The verdict is in: The juror’s lounge is the best kept co-working space in town.

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I am serving on jury duty this week and let me tell you, I had serious dread. Not because I might be deciding the fate of a defendant, but that my work would suffer and numerous deadlines would be missed.

I’ve been pleasantly surprised. There is a ton of downtime and the waiting area at the Seattle Municipal Court is lovely and functional, full of space and light and even an outdoor terrace. There are several computers available for use, as well as ample tables and outlets, a charging station and free Wi-Fi. The jury assembly room might be the perfect workspace – it’s basically a study hall that you’re not allowed to leave. Free of the usual distractions in my home office (cat, household chores, TV, did I mention my cat?), I have been able to put aside my ADD and focus like a nerdy college student on a caffeine bender. Let my strategies help you in the event you are summoned.

Clue in your clients. Alert your clients and colleagues that responses and deliverables may be delayed.

Clear your social calendar for the week ahead. You need time in the evening to recharge and work for a couple of hours. Postpone social outings until you are released from service.

Schedule calls before or after hours. The first day of jury duty, you will arrive at 8:30 a.m. and finish by 4:30 p.m. at the latest. After that, the hours are approximately 9–4:30, with a lunch break. On day two, I arranged an early morning Skype call with a New York-based client to keep a project moving forward.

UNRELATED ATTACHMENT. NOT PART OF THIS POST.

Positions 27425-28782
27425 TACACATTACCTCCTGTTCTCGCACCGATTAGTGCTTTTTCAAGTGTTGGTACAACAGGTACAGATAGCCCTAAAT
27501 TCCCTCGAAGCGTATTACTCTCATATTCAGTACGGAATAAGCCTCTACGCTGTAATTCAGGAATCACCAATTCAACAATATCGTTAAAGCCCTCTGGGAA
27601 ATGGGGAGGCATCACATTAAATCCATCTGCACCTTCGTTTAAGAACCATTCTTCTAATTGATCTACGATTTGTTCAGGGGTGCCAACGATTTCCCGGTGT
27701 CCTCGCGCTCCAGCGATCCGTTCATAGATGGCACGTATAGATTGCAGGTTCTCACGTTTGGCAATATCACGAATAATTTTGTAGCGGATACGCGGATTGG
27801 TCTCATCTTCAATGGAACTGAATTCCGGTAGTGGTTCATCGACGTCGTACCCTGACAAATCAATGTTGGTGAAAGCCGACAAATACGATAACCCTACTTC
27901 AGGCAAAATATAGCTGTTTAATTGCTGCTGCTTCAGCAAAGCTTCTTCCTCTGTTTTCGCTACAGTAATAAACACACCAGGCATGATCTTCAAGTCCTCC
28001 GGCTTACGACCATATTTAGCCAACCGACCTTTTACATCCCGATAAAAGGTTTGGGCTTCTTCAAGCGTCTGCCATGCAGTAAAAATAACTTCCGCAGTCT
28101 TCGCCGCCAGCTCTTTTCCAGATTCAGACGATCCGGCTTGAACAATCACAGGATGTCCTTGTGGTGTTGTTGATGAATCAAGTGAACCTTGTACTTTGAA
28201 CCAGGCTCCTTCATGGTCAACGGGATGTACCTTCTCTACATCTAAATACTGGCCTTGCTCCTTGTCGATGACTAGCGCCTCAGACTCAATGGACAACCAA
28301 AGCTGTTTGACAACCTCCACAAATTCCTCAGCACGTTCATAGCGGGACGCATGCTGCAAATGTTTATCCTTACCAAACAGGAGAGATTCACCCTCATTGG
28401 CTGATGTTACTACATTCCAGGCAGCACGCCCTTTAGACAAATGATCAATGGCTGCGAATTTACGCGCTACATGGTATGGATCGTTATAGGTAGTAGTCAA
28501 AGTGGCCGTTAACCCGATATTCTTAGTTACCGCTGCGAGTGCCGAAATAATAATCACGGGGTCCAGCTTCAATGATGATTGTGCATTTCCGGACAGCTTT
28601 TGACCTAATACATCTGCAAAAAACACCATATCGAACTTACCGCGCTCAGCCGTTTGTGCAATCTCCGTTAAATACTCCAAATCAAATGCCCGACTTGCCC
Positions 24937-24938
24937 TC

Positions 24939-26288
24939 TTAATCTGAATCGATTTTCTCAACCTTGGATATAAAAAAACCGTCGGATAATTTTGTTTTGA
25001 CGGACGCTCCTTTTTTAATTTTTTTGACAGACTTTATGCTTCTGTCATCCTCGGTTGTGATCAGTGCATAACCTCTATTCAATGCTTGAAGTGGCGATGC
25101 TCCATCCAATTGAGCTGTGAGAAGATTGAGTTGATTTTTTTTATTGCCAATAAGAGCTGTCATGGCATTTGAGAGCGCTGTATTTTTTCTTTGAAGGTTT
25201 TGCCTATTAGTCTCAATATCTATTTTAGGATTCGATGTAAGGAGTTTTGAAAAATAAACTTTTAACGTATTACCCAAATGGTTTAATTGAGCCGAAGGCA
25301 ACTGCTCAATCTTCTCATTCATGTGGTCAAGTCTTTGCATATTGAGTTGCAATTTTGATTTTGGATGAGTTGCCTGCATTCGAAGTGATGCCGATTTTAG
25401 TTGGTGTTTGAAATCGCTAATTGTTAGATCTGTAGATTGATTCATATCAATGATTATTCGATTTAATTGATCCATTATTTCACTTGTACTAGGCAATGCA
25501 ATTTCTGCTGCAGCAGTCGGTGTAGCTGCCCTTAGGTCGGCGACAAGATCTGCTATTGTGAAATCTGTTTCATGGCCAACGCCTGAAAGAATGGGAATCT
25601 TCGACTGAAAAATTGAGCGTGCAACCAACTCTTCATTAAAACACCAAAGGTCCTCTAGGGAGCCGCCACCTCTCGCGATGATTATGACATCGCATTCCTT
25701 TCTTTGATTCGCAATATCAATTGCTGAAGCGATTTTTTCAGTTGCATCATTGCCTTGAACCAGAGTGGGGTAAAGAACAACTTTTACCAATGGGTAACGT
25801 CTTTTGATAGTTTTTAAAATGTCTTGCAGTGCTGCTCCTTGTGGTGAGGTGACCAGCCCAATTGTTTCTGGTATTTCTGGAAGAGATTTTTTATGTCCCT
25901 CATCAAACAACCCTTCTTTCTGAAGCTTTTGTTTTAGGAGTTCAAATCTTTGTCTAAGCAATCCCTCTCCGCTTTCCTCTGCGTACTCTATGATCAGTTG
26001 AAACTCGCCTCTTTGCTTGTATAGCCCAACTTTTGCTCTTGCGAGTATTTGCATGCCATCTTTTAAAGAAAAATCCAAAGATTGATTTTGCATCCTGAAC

Bring your devices and chargers. Like I said, there are charging stations and free wireless so you can stay connected throughout the day when you have breaks or are waiting to be called for a jury selection panel.

Bring lots of drinks and snacks. There is a fridge, vending machine and hot beverages, but you are cloistered aside from your lunch break. You can’t run out whenever you crave a Frappuccino, Unicorn or otherwise. Fearing starvation, I brought iced tea, clementines, two Kashi bars, a bag of trail mix, gum and a banana. I’ve consumed everything.

If you are selected for a jury, you will have less wait time in the lounge but you can still keep your projects moving with some advance planning and additional office hours in the morning and evening. If you’re like me, you’ll be wildly productive in your “study hall” and your dread will transform into civic pride in the process.

Jennifer Worick is a veteran freelancer/contractor, publishing consultant and New York Times bestselling author. Email her at